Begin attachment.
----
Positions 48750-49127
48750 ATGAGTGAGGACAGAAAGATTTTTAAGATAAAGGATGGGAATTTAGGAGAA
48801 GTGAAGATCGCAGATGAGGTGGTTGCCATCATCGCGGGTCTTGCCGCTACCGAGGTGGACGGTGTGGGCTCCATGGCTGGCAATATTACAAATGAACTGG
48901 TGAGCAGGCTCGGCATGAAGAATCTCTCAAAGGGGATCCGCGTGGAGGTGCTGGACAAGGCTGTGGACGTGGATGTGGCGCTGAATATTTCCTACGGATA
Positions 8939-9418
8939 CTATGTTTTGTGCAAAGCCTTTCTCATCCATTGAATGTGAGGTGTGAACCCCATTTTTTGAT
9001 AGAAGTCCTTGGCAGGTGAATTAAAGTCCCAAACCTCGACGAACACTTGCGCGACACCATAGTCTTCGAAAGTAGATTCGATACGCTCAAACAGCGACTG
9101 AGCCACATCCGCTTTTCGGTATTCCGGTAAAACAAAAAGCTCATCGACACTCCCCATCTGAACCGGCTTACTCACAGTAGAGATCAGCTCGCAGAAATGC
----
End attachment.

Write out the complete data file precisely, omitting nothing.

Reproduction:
Positions 48750-49127
48750 ATGAGTGAGGACAGAAAGATTTTTAAGATAAAGGATGGGAATTTAGGAGAA
48801 GTGAAGATCGCAGATGAGGTGGTTGCCATCATCGCGGGTCTTGCCGCTACCGAGGTGGACGGTGTGGGCTCCATGGCTGGCAATATTACAAATGAACTGG
48901 TGAGCAGGCTCGGCATGAAGAATCTCTCAAAGGGGATCCGCGTGGAGGTGCTGGACAAGGCTGTGGACGTGGATGTGGCGCTGAATATTTCCTACGGATA
Positions 8939-9418
8939 CTATGTTTTGTGCAAAGCCTTTCTCATCCATTGAATGTGAGGTGTGAACCCCATTTTTTGAT
9001 AGAAGTCCTTGGCAGGTGAATTAAAGTCCCAAACCTCGACGAACACTTGCGCGACACCATAGTCTTCGAAAGTAGATTCGATACGCTCAAACAGCGACTG
9101 AGCCACATCCGCTTTTCGGTATTCCGGTAAAACAAAAAGCTCATCGACACTCCCCATCTGAACCGGCTTACTCACAGTAGAGATCAGCTCGCAGAAATGC